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McCrory, other state leaders tour flood-ravaged parts of northeastern NC

Posted September 26

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— Gov. Pat McCrory and other state emergency management leaders toured parts of northeastern North Carolina on Monday to assess the damage left behind by last week's flooding.

Parts of Bertie County received as much as 17 inches of rain as the remnants of Tropical Storm Julia lingered in the eastern part of the state last week, and some of the county saw flood waters inundate both homes and businesses.

The Cashie River reached 15 feet on Thursday, 2 feet above major flood stage, and Windsor Fire Chief Billy Smithwick said at least 35 homes were damaged.

Emergency officials made more than 100 water rescues in and around the town of Windsor. More than 60 people were rescued from homes in Bertie County, and another 60 were rescued from nursing home facilities as waters rose.

Resources from the state's Emergency Management response team rolled into the area on Sunday to help residents begin to clean up and recover. An expandable tractor-trailer will serve as office space for Bertie County emergency services and agricultural extension agents as damage in the area is assessed.

"I'm extremely proud of the strength and resilience residents of northeastern North Carolina have shown in responding to this historic flood event," McCrory said in a statement Monday.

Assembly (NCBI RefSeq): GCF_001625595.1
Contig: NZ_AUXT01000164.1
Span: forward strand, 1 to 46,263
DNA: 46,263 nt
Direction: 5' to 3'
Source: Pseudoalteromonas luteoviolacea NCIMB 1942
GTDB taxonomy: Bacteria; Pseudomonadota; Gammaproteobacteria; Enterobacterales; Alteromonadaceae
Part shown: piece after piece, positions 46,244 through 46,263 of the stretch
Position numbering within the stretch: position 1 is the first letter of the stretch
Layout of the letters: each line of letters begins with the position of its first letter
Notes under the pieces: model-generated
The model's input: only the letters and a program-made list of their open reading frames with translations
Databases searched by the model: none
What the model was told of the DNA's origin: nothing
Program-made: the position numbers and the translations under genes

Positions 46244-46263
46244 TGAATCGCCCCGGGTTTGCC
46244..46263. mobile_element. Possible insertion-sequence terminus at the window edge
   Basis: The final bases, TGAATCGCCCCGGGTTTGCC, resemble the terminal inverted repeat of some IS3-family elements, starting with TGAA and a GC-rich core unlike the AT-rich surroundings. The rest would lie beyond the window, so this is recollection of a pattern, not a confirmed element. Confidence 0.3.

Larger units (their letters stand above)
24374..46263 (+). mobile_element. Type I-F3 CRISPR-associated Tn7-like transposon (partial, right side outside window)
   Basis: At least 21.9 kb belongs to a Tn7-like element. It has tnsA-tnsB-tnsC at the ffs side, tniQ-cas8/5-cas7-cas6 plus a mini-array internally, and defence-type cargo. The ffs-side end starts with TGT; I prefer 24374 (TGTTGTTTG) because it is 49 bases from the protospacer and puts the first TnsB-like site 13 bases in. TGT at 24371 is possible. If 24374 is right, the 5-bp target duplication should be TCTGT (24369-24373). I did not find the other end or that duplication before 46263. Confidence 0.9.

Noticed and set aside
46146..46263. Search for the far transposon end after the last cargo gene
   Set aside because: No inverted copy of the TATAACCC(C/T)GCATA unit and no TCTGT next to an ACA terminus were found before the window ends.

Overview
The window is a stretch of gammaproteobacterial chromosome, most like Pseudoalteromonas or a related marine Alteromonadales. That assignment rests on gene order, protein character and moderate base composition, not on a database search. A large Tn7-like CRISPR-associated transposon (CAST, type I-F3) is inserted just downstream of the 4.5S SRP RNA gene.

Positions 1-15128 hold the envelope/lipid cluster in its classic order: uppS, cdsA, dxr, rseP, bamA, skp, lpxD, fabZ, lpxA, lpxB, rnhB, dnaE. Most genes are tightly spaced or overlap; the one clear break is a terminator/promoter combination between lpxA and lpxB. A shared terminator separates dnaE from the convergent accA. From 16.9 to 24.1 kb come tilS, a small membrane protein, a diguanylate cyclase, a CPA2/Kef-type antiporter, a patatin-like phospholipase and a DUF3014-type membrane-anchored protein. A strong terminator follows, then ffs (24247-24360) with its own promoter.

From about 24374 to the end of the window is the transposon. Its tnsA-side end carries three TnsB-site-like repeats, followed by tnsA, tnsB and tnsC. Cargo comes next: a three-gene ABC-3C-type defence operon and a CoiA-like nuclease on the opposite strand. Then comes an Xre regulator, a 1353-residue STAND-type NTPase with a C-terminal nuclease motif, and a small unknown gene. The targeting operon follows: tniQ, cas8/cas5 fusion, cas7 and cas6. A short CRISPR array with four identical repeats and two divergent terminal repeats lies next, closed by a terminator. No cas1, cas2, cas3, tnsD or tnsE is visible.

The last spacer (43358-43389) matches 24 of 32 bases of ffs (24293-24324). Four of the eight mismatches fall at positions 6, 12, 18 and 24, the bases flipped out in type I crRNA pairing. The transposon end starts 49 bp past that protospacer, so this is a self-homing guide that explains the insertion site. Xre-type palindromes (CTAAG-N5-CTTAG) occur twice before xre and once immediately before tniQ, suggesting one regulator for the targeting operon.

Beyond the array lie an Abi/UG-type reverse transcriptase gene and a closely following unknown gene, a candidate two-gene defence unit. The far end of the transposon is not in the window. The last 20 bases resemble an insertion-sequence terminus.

“Thanks to the quick deployment of swift water rescue teams and emergency responders, as well as neighbors helping each other, everyone has remained safe. I am committing state resources to help the impacted areas recover as quickly and efficiently as possible so folks can return to their homes and businesses can get back to work.”

Eleven counties were under a state of emergency following the flooding.

The state Department of Transportation is also assessing whether floodwaters damaged any state roads in the region. Three primary routes – U.S. Highway 17 Business in Windsor, U.S. Highway 13 north of Windsor and N.C. Highway 45 in Hertford County – were closed last week due to flood damage. About 15 secondary roads remain closed on Monday.

State environmental officials are also assessing water systems, animal operations, wastewater treatment and water treatment plants for possible damage, McCrory said in a statement.

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